Conservative Party (UK)

The Conservative Party, officially the Conservative and Unionist Party and also known colloquially as the Tories, is one of the two main political parties in the United Kingdom, along with the Labour Party. It is the current governing party, having won the 2019 general election. It has been the primary governing party in Britain since 2010. The party is on the centre-right of the political spectrum, and encompasses various ideological factions including one-nation conservatives, Thatcherites, and traditionalist conservatives. The party currently has 356 Members of Parliament, 261 members of the House of Lords, 9 members of the London Assembly, 31 members of the Scottish Parliament, 16 members of the Welsh Parliament, 2 directly elected mayors, 30 police and crime commissioners, and around 6,770 local councillors.[13] It holds the annual Conservative Party Conference.[14]

Conservative and Unionist Party
LeaderRishi Sunak
Lords LeaderThe Lord True
Chief Whips
ChairmanNadhim Zahawi
Chief ExecutiveDarren Mott[1]
Founded1834; 187 years ago (original form)
1912; 109 years ago (current form)
Merger of
Preceded byTories
HeadquartersConservative Campaign Headquarters
4 Matthew Parker Street, London SW1H 9HQ
Youth wingYoung Conservatives[2]
Women's wingConservative Women's Organisation
Overseas wingConservatives Abroad
LGBT wingLGBT+ Conservatives
Membership (2022)172,437[3]
Ideology
Political positionCentre-right[9][10]
European affiliationNone[note 1]
International affiliationInternational Democrat Union
Irish affiliation
Colours  Blue
Slogan"Getting Britain Moving" (since 2022)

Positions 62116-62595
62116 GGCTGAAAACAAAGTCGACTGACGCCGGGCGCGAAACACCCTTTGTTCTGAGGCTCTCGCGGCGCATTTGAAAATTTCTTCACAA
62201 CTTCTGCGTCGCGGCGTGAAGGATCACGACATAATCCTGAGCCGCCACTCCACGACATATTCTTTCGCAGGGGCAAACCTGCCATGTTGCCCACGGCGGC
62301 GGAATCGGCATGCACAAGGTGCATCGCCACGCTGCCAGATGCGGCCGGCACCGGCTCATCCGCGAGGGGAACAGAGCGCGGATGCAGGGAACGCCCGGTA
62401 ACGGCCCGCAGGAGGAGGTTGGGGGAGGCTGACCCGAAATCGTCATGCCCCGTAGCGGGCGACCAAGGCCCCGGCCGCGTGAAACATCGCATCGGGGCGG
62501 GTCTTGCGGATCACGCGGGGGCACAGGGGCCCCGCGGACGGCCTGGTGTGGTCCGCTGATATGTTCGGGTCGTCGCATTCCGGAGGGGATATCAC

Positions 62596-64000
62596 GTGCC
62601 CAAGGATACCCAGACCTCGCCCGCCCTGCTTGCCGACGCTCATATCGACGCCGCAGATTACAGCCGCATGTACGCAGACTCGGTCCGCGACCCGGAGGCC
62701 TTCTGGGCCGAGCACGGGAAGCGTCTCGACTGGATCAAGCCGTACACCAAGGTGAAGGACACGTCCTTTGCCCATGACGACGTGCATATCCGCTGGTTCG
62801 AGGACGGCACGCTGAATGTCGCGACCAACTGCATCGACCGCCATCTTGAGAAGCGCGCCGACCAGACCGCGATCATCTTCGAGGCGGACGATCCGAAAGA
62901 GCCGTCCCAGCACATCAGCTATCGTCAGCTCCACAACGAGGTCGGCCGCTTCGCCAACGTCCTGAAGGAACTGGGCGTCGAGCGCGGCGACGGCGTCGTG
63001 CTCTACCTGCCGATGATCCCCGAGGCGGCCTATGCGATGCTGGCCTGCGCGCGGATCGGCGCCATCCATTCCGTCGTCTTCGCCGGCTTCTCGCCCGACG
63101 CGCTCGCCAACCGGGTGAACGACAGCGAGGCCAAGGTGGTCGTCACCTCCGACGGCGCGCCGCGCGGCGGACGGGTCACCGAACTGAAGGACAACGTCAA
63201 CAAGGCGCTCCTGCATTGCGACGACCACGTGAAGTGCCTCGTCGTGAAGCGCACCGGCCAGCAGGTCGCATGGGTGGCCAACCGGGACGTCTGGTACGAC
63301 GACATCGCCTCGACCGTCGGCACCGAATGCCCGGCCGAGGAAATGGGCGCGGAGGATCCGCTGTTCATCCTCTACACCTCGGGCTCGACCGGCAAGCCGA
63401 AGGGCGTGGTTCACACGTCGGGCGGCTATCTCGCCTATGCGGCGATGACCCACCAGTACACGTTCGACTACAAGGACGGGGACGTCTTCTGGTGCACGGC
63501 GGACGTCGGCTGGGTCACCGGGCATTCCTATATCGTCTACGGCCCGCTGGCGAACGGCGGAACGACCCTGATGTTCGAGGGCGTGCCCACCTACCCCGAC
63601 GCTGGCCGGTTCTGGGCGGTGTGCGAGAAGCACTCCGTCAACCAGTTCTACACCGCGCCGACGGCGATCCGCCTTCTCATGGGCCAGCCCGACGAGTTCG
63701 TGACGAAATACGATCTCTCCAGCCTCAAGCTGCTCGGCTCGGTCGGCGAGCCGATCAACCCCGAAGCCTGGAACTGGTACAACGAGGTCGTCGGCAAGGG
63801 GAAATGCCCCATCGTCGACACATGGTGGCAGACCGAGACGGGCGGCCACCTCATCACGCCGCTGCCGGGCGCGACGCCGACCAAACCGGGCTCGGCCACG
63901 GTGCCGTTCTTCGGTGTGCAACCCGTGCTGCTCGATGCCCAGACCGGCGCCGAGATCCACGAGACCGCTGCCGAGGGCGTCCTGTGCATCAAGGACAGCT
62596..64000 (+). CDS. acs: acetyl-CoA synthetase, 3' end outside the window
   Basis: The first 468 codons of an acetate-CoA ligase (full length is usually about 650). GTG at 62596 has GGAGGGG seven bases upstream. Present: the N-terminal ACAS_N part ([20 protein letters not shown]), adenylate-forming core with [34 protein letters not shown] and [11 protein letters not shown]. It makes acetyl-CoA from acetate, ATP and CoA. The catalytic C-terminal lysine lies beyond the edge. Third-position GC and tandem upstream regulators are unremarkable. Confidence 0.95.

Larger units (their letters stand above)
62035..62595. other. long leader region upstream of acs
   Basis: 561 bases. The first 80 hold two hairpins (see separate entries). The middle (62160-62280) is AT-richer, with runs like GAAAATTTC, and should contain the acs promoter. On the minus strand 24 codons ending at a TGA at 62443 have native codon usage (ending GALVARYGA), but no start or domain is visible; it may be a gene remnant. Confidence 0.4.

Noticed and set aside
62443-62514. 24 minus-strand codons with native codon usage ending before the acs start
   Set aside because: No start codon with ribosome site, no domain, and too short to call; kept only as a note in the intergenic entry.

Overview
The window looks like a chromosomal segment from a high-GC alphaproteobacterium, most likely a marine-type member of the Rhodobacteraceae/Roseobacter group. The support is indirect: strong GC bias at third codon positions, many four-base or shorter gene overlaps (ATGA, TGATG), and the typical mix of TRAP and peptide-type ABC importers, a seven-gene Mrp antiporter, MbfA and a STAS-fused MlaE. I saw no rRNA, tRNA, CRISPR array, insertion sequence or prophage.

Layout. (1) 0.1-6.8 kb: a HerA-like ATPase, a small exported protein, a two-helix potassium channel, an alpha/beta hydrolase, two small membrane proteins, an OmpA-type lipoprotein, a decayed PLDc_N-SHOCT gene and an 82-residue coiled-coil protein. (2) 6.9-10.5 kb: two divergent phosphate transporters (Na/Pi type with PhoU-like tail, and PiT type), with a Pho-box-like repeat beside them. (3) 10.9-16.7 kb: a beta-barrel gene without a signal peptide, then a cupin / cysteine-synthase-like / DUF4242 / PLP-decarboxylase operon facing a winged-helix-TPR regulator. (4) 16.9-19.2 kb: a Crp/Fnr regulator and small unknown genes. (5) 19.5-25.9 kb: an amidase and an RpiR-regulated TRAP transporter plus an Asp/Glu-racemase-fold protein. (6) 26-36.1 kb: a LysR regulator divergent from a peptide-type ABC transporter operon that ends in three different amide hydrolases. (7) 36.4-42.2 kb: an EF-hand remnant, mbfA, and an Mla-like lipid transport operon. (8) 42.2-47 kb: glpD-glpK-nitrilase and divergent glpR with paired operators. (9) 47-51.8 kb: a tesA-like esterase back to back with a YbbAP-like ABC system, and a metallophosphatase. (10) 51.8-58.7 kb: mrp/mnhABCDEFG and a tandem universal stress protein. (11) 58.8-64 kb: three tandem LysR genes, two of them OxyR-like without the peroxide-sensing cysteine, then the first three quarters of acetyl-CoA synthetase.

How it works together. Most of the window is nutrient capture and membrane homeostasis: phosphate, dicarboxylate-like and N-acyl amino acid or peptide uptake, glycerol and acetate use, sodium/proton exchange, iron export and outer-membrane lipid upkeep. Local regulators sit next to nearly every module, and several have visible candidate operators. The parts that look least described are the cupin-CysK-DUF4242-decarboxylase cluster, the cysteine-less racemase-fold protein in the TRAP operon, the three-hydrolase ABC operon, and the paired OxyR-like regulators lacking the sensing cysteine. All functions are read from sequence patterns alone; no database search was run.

Governing bodyConservative Party Board
Devolved or semi-autonomous branches
Parliamentary party1922 Committee
House of Commons
356 / 650
House of Lords
266 / 786
Scottish Parliament
31 / 129
Senedd
16 / 60
Regional mayors[nb]
2 / 10
London Assembly
9 / 25
PCCs and PFCCs
30 / 39
LA mayors
2 / 16
Councillors[nb]
6,777 / 19,171
Website
www.conservatives.com

^ Mayor of London and nine combined authority mayors.
^ Councillors of local authorities in England (including 25 aldermen of the City of London) and Scotland, principal councils in Wales and local councils in Northern Ireland.

The Conservative Party was founded in 1834 from the Tory Party and was one of two dominant political parties in the 19th century, along with the Liberal Party. Under Benjamin Disraeli, it played a preeminent role in politics at the height of the British Empire. In 1912, the Liberal Unionist Party merged with the party to form the Conservative and Unionist Party. In the 1920s, the Labour Party became the Conservatives' main rival.

In 2010, the Conservatives entered a coalition government with the Liberal Democrats.[15][16] Following the 2015 general election, the Conservatives formed a government with a small majority.[17] A snap general election in 2017 resulted in the Conservatives losing their majority and governing through a confidence and supply arrangement with the Democratic Unionist Party.[18][19] In the 2019 general election, the Conservatives won an 80-seat majority, but a series of scandals led to a motion of no confidence in Boris Johnson, the July 2022 government crisis and the prime minister announcing his resignation pending a leadership contest.[20][21][not verified in body] Johnson was succeeded by Liz Truss, who announced her own resignation less than two months later following another government crisis.[22] Rishi Sunak was elected unopposed as leader of the party on 24 October 2022.